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Episode 13: Common Benefits of Hiring a Contractor

In this episode, we look at the benefits of hiring a contractor. Not necessarily instead of hiring employees, but potentially in addition to. Many larger companies have developers and software engineers on staff, but still hire contractors. In fact, many of these reasons are inspired by the rationale of some of our clients who also have in-house technical staff. We discuss today’s buzzword: edge case. We are also joined by a guest co-host.

Contractors are specialists.

Rather than delegating a task to an employee that either has a general knowledge of many skills or a specialty in a skill that is not applicable, you can almost always find a contractor that specializes in exactly what you're looking for.

Contractors can be treated as franken-coders.

Rather than hiring multiple people to have specific skillsets full time, you can hire a contractor for exactly the amount of time you need them (per week, month, etc.) and mix and match the exact skills you need at the most efficient price.

Contractors have the time.

Contractors are paid to work specifically on your project. They'll schedule your project when they have the time to work on it and tell you when that is. Employees always have a full-time workload, so fitting your project in must be done around everything else they are already scheduled to do.

Contractors can bring in new ideas.

In addition to doing work that contractors are paid to do, contractors spend time honing their skills and learning what's new in the world of technology.

Contractors are unencumbered by tribal assumptions.

Contractors approach problems from their own perspective, which (hopefully) is the perspective of how best to solve each problem. They don't start from the context of how an organization has "always solved" a given problem, which can give them a wider array of tools and potentially lead to a better solution.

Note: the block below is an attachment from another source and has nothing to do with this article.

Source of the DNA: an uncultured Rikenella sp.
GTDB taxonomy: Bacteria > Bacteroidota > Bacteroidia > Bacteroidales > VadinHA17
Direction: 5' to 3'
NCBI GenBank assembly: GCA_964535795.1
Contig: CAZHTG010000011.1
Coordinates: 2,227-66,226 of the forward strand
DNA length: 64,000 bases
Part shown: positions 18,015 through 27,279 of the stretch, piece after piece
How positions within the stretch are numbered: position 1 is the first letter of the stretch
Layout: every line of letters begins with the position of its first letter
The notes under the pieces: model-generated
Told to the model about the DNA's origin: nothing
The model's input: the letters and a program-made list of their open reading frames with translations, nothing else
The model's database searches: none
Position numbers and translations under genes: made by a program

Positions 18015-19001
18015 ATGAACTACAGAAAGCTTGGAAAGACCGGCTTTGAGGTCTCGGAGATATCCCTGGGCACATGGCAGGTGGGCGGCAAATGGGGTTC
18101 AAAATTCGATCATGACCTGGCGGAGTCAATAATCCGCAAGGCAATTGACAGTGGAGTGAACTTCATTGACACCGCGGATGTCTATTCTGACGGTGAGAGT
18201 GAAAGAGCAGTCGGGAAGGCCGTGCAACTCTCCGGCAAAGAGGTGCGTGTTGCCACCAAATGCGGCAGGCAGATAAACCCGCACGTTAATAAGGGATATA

Contractors uncover hidden tribal knowledge.

Contractors don't know what every other employee knows, so they have to discover this somehow. Hopefully, this process will help an organization uncover the things that people "just know" about themselves, encouraging them to record them or refine them and ultimately reducing the onboarding overhead.

Contractors can be accounted for differently.

Sometimes how money gets spent and where it comes from means that a particular project can happen quicker. Likewise, spending money a certain way can sometimes lead to a cleaner justification of how money is spent, keeping the books clean and clear.

Contractors are hired under distinct, finite contracts.

When hiring a contractor, your liability is limited to the bounds of the contract and you are under no obligation to continue working with a contractor (should the relationship break down, for instance), outside of what is stated in the contract.

Contractors can provide additional consulting or guidance.

Contractors are paid for their expert eperience and opinion, which can help guide what actually gets built. Contractors can draw on their experiences working with past clients to help you avoid repeating the same mistakes.

Contractors can reduce overhead and administration.

Onboarding, benefits, project management, and equipment are some of the most expensive sources of overhead a company can have. Outsourcing this as part of a contract can significantly reduce the amount of money that is spent to support a project, rather than directly to complete the project.